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Kendall Fuller's Breakout Second Season Was A Bright Spot On Defense

Posted Jan 9, 2018

With a full offseason of health, cornerback Kendall Fuller came into his own in 2017, co-leading the Redskins in interceptions and emerging as one of the best at his position in the league.

With a full offseason of health, cornerback Kendall Fuller came into his own in 2017, co-leading the Redskins in interceptions and emerging as one of the best at his position in the league.

Redskins cornerback Kendall Fuller had a lot of things going for him entering the 2017 season.

For starters, the team hired Torrian Gray, Fuller’s former defensive backs coach at Virginia Tech, to take over the Washington secondary. Then consider that Fuller had a full offseason of health after missing the entirety of OTAs to start his rookie year recovering from knee surgery. Fuller looked faster and more confident in training camp, forecasting his ascent as one of the best cornerbacks in the league in his sophomore year.

“For me, it was just a big offseason last offseason,” Fuller said. “Really, just being able to slow my recovery process down, kind of focus on the little things and not rush it, not trying to just like hurry up and get back on the field. So, just being able to slow it down, just focusing on that was big for me.”

Primarily playing the nickel cornerback position, which requires the versatility to cover some of the quickest receivers on the field, Fuller co-led the team with four interceptions (he had none in his rookie season) and eclipsed his tackle total from last year with 55, playing in all 16 games. Last year’s third-round pick also collected 10 passes defensed and a forced fumble, becoming a nuisance for quarterbacks and receivers over the middle of the field.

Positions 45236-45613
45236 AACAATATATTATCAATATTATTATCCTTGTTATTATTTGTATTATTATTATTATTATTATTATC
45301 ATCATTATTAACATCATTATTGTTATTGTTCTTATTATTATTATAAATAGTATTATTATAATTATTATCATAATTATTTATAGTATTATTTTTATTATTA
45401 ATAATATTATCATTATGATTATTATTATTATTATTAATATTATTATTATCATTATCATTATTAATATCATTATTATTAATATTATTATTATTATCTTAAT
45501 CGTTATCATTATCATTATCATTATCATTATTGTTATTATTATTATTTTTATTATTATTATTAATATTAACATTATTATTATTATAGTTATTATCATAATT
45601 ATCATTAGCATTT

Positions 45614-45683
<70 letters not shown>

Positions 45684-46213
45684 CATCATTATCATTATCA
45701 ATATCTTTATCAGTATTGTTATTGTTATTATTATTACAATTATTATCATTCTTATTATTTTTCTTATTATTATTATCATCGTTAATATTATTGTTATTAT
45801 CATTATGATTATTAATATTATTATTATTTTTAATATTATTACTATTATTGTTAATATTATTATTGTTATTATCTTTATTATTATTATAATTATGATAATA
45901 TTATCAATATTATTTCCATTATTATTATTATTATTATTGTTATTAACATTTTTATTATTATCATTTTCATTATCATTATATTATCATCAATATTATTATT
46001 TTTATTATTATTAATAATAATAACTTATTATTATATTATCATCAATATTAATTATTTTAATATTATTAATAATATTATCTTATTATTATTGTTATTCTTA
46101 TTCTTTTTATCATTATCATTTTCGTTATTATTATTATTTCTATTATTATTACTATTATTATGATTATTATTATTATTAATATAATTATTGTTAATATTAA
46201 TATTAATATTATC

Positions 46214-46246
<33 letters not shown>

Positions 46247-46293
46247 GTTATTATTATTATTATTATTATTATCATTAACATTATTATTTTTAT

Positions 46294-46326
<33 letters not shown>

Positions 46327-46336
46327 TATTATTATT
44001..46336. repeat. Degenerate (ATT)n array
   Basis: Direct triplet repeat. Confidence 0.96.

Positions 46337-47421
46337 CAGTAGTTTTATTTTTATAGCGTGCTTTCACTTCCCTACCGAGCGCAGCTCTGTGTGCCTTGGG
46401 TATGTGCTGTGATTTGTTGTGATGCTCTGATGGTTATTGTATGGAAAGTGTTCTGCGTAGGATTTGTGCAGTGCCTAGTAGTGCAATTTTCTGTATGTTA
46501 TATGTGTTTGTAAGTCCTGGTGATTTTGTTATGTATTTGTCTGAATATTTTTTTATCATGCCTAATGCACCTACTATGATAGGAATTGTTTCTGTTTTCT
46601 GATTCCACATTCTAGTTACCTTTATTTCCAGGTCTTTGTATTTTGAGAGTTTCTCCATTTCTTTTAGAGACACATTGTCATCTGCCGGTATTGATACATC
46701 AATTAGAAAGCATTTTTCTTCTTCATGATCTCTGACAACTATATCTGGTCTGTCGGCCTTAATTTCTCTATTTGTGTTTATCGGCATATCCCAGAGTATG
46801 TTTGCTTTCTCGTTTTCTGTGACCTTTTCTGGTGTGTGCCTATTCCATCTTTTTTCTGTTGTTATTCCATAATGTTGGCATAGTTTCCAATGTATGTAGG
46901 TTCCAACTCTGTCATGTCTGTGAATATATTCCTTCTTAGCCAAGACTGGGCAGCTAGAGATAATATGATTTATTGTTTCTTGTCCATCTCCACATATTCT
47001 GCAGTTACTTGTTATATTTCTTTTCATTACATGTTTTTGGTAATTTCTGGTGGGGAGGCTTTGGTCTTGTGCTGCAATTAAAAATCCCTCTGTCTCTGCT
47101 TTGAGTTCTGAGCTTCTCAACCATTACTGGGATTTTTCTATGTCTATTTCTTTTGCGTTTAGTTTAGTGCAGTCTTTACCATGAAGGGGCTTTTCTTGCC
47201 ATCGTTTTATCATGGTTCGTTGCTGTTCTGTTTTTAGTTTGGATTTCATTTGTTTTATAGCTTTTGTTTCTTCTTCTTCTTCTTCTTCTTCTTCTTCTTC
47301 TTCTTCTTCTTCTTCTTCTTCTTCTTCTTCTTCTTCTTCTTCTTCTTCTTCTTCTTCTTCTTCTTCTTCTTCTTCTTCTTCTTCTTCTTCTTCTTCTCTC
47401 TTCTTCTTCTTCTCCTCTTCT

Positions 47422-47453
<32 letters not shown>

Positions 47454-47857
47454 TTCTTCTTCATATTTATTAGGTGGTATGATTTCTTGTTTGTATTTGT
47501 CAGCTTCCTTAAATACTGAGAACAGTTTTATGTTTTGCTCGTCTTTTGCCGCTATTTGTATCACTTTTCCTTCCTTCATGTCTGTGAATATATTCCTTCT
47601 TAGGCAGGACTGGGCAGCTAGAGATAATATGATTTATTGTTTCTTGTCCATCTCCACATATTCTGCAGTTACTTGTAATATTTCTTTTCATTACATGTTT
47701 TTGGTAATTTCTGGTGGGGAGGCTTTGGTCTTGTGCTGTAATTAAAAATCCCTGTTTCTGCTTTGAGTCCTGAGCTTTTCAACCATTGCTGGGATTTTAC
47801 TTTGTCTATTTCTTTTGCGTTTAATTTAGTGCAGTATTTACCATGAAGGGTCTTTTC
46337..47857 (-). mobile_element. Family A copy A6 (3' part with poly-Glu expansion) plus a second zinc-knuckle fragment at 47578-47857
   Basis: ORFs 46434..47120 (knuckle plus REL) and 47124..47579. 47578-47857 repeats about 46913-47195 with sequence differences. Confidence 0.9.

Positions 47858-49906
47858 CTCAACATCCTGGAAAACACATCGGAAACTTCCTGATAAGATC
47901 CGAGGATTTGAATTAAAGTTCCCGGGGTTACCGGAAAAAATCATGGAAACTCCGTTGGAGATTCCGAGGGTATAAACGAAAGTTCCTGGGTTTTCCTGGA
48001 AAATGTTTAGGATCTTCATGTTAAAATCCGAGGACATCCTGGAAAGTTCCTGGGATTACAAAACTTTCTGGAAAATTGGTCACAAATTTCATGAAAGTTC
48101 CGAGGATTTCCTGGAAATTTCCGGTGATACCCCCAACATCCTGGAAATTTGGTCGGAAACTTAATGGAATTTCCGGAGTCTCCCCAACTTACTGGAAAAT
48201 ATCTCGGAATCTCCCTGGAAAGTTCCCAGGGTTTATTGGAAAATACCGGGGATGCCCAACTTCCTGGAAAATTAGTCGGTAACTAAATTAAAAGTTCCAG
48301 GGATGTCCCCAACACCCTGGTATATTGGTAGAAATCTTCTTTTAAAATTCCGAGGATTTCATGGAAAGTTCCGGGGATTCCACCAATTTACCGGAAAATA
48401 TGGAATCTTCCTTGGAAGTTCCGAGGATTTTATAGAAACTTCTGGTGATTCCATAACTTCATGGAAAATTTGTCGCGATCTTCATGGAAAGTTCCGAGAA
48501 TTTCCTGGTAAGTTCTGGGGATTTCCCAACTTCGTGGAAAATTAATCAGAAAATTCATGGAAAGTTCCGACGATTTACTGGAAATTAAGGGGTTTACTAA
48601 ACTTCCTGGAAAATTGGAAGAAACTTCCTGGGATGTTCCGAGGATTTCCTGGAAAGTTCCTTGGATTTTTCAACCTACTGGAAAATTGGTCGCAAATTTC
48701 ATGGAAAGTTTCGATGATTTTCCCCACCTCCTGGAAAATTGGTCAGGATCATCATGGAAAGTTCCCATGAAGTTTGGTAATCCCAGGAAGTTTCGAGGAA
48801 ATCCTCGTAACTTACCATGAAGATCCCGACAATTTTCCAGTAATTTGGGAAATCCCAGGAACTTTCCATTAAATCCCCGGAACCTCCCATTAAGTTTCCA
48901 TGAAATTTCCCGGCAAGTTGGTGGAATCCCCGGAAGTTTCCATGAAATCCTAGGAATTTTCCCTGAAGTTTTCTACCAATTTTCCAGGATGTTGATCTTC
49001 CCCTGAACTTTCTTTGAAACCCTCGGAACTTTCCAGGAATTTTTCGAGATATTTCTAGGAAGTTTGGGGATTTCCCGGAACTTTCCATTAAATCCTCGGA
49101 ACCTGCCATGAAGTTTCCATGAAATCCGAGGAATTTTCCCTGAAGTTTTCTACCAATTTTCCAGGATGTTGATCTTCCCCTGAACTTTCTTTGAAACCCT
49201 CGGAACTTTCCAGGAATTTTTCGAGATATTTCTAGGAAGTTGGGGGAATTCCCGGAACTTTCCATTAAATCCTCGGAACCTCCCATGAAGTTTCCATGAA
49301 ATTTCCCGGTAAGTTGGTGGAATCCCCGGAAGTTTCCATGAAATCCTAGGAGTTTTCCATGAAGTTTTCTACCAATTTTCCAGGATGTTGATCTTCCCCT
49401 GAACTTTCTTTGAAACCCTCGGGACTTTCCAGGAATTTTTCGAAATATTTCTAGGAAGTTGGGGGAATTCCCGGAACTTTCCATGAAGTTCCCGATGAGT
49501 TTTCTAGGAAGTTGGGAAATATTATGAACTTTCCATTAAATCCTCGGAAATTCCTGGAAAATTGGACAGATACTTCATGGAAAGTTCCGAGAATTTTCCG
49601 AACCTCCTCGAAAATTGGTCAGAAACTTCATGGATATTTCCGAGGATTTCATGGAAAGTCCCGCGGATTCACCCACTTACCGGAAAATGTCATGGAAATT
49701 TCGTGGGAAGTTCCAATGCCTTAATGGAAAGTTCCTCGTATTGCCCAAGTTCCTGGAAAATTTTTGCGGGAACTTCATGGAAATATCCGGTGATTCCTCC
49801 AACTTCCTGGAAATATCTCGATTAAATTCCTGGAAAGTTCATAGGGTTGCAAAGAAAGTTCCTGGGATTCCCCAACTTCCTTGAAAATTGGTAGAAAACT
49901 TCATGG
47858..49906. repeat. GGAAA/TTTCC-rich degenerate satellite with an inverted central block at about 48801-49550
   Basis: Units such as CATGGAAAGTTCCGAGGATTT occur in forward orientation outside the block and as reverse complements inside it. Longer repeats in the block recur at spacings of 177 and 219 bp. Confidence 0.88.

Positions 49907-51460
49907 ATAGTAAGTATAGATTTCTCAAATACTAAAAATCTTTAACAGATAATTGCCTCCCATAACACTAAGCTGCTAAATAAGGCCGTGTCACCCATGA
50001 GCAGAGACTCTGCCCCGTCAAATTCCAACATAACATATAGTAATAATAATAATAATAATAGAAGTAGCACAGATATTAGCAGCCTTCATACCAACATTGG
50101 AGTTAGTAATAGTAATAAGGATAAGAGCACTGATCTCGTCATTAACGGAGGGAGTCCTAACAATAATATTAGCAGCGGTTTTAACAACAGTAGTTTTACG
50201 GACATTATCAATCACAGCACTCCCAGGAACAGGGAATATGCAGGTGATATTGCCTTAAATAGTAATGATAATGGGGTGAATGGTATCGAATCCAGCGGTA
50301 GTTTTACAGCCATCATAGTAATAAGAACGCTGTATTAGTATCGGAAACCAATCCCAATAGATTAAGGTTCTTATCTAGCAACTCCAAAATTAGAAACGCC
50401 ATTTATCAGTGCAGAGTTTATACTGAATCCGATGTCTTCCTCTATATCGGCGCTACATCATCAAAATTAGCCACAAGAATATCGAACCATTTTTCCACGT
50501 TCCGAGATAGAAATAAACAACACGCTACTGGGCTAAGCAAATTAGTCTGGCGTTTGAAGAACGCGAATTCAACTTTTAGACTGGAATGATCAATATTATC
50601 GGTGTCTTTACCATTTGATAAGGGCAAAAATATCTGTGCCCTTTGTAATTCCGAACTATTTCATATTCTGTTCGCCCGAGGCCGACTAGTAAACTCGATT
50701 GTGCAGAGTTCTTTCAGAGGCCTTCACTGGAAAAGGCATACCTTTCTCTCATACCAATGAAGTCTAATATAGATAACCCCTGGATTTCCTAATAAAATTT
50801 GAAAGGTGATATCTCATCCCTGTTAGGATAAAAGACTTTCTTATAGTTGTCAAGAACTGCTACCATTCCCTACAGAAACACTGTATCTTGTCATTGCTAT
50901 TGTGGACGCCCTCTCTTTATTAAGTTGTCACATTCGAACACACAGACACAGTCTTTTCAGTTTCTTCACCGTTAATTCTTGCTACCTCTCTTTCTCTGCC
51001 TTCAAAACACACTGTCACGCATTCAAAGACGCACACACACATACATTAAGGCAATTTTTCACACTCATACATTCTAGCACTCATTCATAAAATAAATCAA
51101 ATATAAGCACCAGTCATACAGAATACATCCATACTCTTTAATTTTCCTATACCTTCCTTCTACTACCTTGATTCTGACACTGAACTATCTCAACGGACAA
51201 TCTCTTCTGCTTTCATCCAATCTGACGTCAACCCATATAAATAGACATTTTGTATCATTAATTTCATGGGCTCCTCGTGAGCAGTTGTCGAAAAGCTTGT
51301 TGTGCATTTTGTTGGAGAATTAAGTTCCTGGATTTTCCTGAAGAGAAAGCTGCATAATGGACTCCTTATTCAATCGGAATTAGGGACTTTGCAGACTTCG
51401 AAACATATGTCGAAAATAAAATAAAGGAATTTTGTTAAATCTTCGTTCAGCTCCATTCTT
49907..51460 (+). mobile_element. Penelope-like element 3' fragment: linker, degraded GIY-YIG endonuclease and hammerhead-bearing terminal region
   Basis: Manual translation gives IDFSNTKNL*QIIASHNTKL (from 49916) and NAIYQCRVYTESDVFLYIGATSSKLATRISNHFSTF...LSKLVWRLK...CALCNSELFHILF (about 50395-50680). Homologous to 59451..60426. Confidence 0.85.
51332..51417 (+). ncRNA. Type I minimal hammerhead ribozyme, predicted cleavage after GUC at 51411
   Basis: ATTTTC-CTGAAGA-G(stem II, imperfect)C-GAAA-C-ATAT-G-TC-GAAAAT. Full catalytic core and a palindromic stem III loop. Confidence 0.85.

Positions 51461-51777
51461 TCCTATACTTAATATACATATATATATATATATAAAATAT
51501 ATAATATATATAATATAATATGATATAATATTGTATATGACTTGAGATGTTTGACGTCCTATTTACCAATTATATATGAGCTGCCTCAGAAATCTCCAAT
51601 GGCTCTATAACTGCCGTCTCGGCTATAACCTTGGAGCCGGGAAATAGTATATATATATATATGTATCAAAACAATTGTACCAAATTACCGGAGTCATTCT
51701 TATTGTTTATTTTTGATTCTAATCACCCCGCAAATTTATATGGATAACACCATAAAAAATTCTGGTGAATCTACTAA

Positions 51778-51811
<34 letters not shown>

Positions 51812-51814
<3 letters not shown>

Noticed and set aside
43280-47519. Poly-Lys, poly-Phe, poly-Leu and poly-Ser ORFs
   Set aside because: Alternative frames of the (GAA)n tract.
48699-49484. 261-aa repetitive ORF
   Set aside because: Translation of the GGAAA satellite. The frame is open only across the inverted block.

Fuller said he has no preoccupations with playing there again next year, a decision that will likely emerge out of how he competes during the spring and summer against his teammates. He’s aware of the stigma surrounding the differences in the position (outside corners typically are held in higher esteem for their ability to match up with top wide receivers) but has no preference in where he lines up.

“I know a lot of people look at it [like] slot and corner, but for me, it’s kind of just football, just going out there and playing,” Fuller said. “So, it’s kind of the same thing, for real.”

Gray’s presence certainly helped with Fuller’s comfort level. Focusing heavily on technique, Gray reminded Fuller of their time as Hokies, game planning and focusing on each opponent like they used to do in Blacksburg, Va.

Fuller noticed just a small difference in the way Gray, two years removed from coaching at Virginia Tech, instructed his professional players.

“In college, you know, you can get on guys a lot, but in the league, it’s kind of a little bit different coaching style, so that was kind of funny for me to see, because I’m used to him being at [Virginia] Tech getting on guys,” Fuller said. “So, that was funny to see.”

Gray’s help was evident, and Fuller continued to excel as the season progressed. His strong play often dictated the way a game would end up, too. Each of Fuller’s four interceptions came in victories, and some of his biggest games – like his four-tackle and interception performance against the Seahawks – saw him make plays at crucial moments.

The body of work was enough for Pro Football Focus to rank him the seventh best cornerback in the league this season with a 90.0 overall grade. Heading into the final week of the season, when Fuller had been targeted, he allowed a passer rating of 51.1, the fifth-best mark among all cornerbacks in 2017.

“I’m just excited to go into the offseason just being able to focus on everything, not just focusing particularly on my knee,” Fuller said. “And then, kind of just studying myself, watching myself on film, just seeing what I need to get better at.”

The defense still struggled throughout the year as the injuries piled up along the defensive line and linebacker positions, putting more burdens on the secondary. Fuller is hopeful that the development of Fabian Moreau and Montae Nicholson, along with the return of Quinton Dunbar and Josh Norman, the Redskins secondary can take another step forward.  

“I feel like we just got to reach our potential,” Fuller said. “I feel like we haven’t got there yet. Just all the talent that we have, there’s no reason why we can’t be one of the top groups in the league. So, we just got to work, kind of gel together and just hit the ground running once the season starts.”

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